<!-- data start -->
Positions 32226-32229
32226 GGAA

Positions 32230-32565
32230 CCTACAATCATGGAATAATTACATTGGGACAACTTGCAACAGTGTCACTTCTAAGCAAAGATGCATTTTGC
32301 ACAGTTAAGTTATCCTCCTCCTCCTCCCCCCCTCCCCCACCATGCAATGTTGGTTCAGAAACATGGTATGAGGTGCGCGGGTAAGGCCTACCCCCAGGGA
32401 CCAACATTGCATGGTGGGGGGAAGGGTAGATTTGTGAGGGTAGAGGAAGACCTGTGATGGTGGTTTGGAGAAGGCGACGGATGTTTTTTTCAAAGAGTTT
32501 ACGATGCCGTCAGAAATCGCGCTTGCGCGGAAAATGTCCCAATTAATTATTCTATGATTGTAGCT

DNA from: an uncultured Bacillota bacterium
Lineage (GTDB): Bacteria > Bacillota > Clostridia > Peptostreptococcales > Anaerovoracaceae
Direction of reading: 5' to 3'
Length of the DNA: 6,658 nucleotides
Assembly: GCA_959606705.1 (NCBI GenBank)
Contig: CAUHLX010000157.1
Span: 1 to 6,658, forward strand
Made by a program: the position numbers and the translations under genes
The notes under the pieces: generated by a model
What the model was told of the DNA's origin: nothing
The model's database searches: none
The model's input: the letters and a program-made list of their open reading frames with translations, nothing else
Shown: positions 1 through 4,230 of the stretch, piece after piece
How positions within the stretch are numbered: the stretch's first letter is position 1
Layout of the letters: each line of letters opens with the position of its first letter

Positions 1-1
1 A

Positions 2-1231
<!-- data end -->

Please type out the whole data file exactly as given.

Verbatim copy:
Positions 32226-32229
32226 GGAA

Positions 32230-32565
32230 CCTACAATCATGGAATAATTACATTGGGACAACTTGCAACAGTGTCACTTCTAAGCAAAGATGCATTTTGC
32301 ACAGTTAAGTTATCCTCCTCCTCCTCCCCCCCTCCCCCACCATGCAATGTTGGTTCAGAAACATGGTATGAGGTGCGCGGGTAAGGCCTACCCCCAGGGA
32401 CCAACATTGCATGGTGGGGGGAAGGGTAGATTTGTGAGGGTAGAGGAAGACCTGTGATGGTGGTTTGGAGAAGGCGACGGATGTTTTTTTCAAAGAGTTT
32501 ACGATGCCGTCAGAAATCGCGCTTGCGCGGAAAATGTCCCAATTAATTATTCTATGATTGTAGCT

DNA from: an uncultured Bacillota bacterium
Lineage (GTDB): Bacteria > Bacillota > Clostridia > Peptostreptococcales > Anaerovoracaceae
Direction of reading: 5' to 3'
Length of the DNA: 6,658 nucleotides
Assembly: GCA_959606705.1 (NCBI GenBank)
Contig: CAUHLX010000157.1
Span: 1 to 6,658, forward strand
Made by a program: the position numbers and the translations under genes
The notes under the pieces: generated by a model
What the model was told of the DNA's origin: nothing
The model's database searches: none
The model's input: the letters and a program-made list of their open reading frames with translations, nothing else
Shown: positions 1 through 4,230 of the stretch, piece after piece
How positions within the stretch are numbered: the stretch's first letter is position 1
Layout of the letters: each line of letters opens with the position of its first letter

Positions 1-1
1 A

Positions 2-1231